|OS:||Linux,Windows, OS X|
Description and Review
A crucial concept in digital forensics is to write to any mediums being investigated as little as possible. This becomes a little more complicated when performing a live analysis of a machine since each command that is run to investigate the machine can affect memory, registers, and even the disk. In order to save the output of forensic tools and commands without writing to the disk of the victim machine, a tool such as Netcat can be used. Netcat is a small utility that allows output and even files to be immediately transferred from one machine to another over the network, rather than first having to save to the source machine's disk. This allows files and output to be saved and hashed on your forensic workstation for future use as evidence and to provide validation for your findings.
Although small, Netcat is very powerful and simple to use. It also comes installed by default on many UNIX-like operating systems and can also be used on Windows systems. For use on systems that don't already contain Netcat, it's recommended to use the Netcat binaries that come with the free Nmap utility.
It is important to note that because running Netcat creates on open listening port on your machine, the use of Netcat can present a significant security risk if used improperly. Be sure not to leave Netcat running when not in use, and avoid using switches (such as -e) that allow commands received by Netcat to be run on your machine. See here for a list of Netcat switches.
NOTE: When running Netcat on a UNIX-like operating system, the conventional name of the binary is nc. When running Netcat on a Windows-like operating system using the version that comes with nmap (see above), the default name of the binary is ncat. The instructions below use the nc name--make sure to replace it with ncat or whatever else your Netcat binary is named, if it is different.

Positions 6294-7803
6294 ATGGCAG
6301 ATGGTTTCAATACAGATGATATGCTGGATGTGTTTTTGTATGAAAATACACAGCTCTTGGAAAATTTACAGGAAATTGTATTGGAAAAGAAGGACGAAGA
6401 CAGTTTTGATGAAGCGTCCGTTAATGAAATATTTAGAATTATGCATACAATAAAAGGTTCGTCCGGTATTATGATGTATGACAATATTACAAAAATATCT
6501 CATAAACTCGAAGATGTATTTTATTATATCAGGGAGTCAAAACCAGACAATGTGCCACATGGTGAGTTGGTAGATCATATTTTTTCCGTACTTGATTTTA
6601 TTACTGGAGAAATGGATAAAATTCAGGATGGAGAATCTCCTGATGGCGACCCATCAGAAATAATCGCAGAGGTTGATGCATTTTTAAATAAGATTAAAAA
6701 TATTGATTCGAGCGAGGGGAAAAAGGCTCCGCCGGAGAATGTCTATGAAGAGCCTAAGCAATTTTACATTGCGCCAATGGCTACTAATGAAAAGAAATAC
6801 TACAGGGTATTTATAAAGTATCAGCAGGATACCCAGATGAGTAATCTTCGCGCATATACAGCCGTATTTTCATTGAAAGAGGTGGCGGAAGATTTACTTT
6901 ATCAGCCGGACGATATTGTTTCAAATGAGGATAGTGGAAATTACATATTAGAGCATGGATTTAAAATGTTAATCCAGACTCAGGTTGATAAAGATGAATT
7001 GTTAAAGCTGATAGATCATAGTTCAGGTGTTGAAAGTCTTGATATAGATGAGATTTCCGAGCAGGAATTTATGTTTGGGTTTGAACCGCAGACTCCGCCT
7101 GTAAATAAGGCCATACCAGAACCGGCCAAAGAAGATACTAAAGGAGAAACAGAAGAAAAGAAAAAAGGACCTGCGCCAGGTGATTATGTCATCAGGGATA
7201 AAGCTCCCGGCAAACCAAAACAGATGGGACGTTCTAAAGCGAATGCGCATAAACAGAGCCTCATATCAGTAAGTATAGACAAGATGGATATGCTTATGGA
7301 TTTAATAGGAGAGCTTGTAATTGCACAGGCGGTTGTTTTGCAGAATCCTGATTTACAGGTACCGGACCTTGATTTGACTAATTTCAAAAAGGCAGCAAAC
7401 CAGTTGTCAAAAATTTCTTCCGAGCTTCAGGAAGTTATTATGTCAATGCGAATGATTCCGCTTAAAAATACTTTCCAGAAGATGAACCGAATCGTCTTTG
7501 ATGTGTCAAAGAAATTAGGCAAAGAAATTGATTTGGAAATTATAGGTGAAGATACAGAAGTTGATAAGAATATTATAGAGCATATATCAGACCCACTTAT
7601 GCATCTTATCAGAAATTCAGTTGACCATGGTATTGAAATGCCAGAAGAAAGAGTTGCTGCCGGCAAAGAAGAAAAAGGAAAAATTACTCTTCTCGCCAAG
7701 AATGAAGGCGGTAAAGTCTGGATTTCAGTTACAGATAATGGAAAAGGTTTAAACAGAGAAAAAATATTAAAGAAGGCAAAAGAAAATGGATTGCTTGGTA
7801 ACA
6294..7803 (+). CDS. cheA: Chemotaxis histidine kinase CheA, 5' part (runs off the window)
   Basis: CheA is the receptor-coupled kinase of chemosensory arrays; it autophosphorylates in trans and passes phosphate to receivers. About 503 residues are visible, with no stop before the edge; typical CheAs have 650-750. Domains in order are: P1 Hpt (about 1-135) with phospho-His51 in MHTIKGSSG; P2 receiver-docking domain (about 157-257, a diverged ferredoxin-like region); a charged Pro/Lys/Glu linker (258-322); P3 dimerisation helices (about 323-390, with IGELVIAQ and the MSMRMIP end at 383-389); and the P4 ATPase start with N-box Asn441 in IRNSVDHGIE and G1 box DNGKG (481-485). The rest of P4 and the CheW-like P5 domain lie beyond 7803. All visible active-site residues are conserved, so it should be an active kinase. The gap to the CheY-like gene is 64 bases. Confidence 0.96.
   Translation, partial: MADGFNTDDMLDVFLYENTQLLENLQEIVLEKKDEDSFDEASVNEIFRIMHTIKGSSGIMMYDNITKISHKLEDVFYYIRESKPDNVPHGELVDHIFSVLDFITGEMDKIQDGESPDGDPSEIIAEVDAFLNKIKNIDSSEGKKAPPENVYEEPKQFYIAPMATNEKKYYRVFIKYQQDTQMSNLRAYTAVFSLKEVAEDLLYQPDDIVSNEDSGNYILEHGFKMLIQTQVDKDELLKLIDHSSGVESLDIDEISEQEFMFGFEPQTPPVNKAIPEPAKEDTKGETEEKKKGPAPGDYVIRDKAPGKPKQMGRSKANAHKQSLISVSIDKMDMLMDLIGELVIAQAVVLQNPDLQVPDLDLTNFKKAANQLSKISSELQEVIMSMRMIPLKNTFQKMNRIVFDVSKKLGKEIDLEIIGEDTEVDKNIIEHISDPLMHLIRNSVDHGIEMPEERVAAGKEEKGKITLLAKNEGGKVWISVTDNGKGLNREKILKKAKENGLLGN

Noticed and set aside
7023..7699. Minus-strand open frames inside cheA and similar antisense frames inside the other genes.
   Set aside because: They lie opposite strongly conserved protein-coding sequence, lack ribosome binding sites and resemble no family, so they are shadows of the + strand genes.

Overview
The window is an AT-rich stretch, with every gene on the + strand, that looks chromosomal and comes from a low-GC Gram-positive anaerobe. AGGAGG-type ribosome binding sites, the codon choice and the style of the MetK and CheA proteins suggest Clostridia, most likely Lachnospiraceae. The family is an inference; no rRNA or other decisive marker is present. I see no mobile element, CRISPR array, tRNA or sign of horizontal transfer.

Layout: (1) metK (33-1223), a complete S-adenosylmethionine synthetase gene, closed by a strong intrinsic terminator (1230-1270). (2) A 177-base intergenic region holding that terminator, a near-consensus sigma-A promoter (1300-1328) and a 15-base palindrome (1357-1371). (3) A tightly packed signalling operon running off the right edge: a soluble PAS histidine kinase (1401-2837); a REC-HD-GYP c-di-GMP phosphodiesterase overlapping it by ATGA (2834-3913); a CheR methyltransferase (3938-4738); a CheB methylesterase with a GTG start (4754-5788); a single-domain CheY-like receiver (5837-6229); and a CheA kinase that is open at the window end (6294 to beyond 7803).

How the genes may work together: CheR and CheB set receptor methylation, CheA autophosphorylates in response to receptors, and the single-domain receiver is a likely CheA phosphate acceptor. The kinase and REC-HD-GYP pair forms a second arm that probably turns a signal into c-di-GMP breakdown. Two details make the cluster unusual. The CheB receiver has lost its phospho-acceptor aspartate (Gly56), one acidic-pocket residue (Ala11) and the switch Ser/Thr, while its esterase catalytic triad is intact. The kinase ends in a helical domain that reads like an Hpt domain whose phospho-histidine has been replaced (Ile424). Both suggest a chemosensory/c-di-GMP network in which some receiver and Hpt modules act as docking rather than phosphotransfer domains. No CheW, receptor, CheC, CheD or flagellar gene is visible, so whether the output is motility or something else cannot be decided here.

To use Netcat, you first need to set it up on your forensic workstation to listen for incoming information. This can be accomplished by running the following command in the terminal or command line:
nc -v -l -p 2222 > <command>.txt
The "-v" tells Netcat to be verbose, meaning that it will print out more details about what is going on. The "-l" tells Netcat to listen for connections. The "-p" tells Netcat which port to listen for connections on (it's best to use a port above 1024, in order to avoid conflicting with "well-known" ports that may already be in use by your system). The ">" tells the shell to redirect any of the information that Netcat receives to the specified file (we usually give it the name of the command that we are about to run on the victim machine (e.g., date.txt)). The file will be saved to the current working directory of the shell you are running Netcat in.
Next, on the victim machine, run a command such as the following in the terminal or command line:
<command> | nc <forensicWS IP> 2222
Replace "<command>" with whatever command you are running on the victim machine (e,g., "date", "ifconfig", etc.). Replace "<forensicWS IP>" with the IP address of your forensic workstation (this can be identified by running the "ifconfig" command on UNIX-like systems and the "ipconfig" on Windows systems). The "|" tells the shell to "pipe" the standard output from the command as input to Netcat. Netcat will then send this information to the IP address and port specified (NOTE: by default only the "standard output" stream will be piped to Netcat. If you need the "standard error" stream piped to Netcat as well (see here for a refresher on the differences between streams), add the following text just after your command: 2>&1). Make sure you replace "2222" with whatever port you specified for Netcat to use on your forensic workstation above.
If the command is taking longer to run that it should, try pressing the "CTRL" and "C" keys simultaneously on the forensic workstation to force-stop Netcat from listening.
Back on the forensic workstation, we can see that the listening Netcat received a connection from our victim machine (in this example we used the same machine to fill the role of forensic workstation and victim machine, which is why the "from" name and IP address match our forensic workstation). Then we used the "cat" command to view the contents of the date.txt file that was created by Netcat, which contained the output from the "date" command that we ran on the victim machine.
When using Netcat to transfer file contents and binary files to your forensic workstation, commands such as the following can instead be used on your victim machine:
type <fileDir> | nc <forensicWS IP> 2222
cat <fileDir> | nc <forensicWS IP> 2222
The following YouTube video provides a brief tutorial on how to use Netcat to transfer data from a victim machine to a forensic machine:
Netcat can also be used to capture network traffic. See here for instructions on how to use Netcat in conjunction with Tcpdump.